Gastric aspirate analysis: May be done in suspected peptic ulcer disease as indicated by low to normal pH and/or presence of blood; also in suspected gastric cancer (abnormal acidity, blood and/or abnormal cells on cytological examination).
Gastric cultures: Determine presence of H. pylori (Gram-negative urease-producing bacteria), currently accepted as organism responsible for 90% of duodenal and 70%–80% of gastric ulcers.
Angiography: GI vasculature may be reviewed if endoscopy is inconclusive or impractical. Demonstrates collateral circulation and possibly bleeding site.
Stools: Testing for blood will be positive.
Complete blood count (CBC), hemoglobin (Hb)/hematocrit (Hct): Decreased levels occur 6–24 hr after acute bleeding begins. Red blood cells (RBCs) and platelets may also be decreased. White blood cell (WBC) count may be elevated, reflecting body’s response to injury.
Prothrombin time (PT) and activated partial thromboplastin time (aPTT); coagulation profile: Prolonged in active bleeding. May indicate need for replacement of coagulation factors (fresh frozen plasma [FFP]). Increased platelets with decreased clotting times may be the body’s attempt to restore hemostasis. Severe abnormalities may reveal coagulopathy, e.g., DIC, as cause of bleeding.
Blood urea nitrogen (BUN): Elevated within 24–48 hr as blood proteins are broken down in the GI tract and kidney filtration is decreased.
Creatinine (Cr): Usually not elevated if renal perfusion is maintained.
Ammonia: May be elevated when severe liver dysfunction disrupts the metabolism and proper excretion of urea or when massive whole blood transfusions have been given.
Arterial blood gases (ABGs): May reveal initial respiratory alkalosis (compensating for diminished blood flow through lungs). Later, metabolic acidosis develops in response to sluggish liver flow/accumulation of metabolic waste products.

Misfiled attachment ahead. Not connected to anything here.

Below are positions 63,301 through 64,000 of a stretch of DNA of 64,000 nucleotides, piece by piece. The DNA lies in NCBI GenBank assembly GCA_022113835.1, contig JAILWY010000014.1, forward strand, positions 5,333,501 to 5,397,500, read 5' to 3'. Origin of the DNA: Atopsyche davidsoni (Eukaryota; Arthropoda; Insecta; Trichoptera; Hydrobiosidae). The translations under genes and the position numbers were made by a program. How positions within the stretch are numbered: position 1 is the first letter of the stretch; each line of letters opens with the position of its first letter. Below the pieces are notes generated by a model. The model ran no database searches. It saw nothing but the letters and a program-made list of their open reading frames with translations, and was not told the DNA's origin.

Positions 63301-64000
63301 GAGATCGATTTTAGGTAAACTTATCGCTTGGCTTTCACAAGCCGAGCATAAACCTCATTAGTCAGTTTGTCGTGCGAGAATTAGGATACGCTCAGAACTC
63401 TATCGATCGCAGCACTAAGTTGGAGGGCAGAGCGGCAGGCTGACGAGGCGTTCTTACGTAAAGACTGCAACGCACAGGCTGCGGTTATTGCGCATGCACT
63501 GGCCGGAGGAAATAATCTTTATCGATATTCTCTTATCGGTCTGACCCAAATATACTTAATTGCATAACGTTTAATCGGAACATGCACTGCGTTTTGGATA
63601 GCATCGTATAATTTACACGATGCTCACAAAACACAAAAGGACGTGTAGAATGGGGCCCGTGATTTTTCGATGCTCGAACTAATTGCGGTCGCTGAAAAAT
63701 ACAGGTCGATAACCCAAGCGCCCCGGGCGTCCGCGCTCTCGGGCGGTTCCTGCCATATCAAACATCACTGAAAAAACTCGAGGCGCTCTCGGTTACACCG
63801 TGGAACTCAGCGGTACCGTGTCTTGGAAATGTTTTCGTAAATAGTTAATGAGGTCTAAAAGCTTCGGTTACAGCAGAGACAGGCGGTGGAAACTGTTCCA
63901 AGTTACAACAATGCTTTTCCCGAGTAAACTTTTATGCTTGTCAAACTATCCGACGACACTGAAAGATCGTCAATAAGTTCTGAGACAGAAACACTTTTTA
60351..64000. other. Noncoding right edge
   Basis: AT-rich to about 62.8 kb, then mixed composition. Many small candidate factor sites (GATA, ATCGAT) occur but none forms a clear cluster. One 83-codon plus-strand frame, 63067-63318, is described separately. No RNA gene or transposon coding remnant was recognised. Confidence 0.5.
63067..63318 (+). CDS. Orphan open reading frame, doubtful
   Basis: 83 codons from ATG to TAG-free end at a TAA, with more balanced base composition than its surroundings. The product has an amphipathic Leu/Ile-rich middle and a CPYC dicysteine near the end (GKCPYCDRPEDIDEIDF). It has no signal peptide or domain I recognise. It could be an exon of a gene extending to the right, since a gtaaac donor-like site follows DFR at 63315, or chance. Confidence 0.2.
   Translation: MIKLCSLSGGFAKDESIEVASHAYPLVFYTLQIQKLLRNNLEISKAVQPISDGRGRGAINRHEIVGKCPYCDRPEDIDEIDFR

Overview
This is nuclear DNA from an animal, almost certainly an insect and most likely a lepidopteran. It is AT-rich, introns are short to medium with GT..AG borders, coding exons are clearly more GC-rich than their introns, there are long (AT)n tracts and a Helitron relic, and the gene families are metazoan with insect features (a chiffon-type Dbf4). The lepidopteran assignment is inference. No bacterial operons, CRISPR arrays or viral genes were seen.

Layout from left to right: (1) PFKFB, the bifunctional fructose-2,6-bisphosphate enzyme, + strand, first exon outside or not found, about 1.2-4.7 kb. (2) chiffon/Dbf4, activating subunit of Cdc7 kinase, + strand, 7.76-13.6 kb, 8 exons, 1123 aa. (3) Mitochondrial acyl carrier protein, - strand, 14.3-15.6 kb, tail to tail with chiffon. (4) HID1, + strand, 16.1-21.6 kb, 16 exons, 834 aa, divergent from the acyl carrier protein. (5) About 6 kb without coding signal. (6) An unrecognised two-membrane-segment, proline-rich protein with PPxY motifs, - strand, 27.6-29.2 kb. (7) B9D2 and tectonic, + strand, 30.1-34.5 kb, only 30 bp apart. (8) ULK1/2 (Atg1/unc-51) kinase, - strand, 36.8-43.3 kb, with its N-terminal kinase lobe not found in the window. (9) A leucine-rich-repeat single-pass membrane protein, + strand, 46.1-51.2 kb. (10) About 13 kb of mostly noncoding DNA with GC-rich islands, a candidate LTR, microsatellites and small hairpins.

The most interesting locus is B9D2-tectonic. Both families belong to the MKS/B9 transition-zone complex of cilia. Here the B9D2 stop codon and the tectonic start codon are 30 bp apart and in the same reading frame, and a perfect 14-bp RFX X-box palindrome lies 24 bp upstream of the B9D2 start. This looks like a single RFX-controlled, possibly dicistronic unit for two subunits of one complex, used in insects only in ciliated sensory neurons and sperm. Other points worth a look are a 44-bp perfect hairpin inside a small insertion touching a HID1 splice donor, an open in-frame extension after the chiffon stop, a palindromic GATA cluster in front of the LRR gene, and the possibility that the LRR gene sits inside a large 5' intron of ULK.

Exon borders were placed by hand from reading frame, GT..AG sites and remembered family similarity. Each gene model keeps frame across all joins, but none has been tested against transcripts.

Sodium: May be elevated as a hormonal compensation to conserve body fluid.
Potassium: May initially be depleted because of massive gastric emptying/vomiting or bloody diarrhea. Elevated potassium levels may occur after multiple transfusions of stored blood or with acute renal impairment.
Serum gastrin analysis: Elevated level suggests Zollinger-Ellison syndrome or possible presence of multiple poorly healed ulcers. Normal or low in type B gastritis.
Serum amylase: Elevated with posterior penetration of duodenal ulcer.
Pepsinogen level: Increased by duodenal ulcer; low level suggestive of gastritis.
Serum parietal cell antibodies: Presence suggestive of chronic gastritis.


1. Control hemorrhage.
2. Achieve/maintain hemodynamic stability.
3. Promote stress reduction.
4. Provide information about disease process/prognosis, treatment needs, and potential complications.


1. Hemorrhage curtailed.
2. Hemodynamically stable.
3. Anxiety/fear reduced to manageable level.
4. Disease process/prognosis, therapeutic regimen, and potential complications understood
5. Plan in place to meet needs after discharge.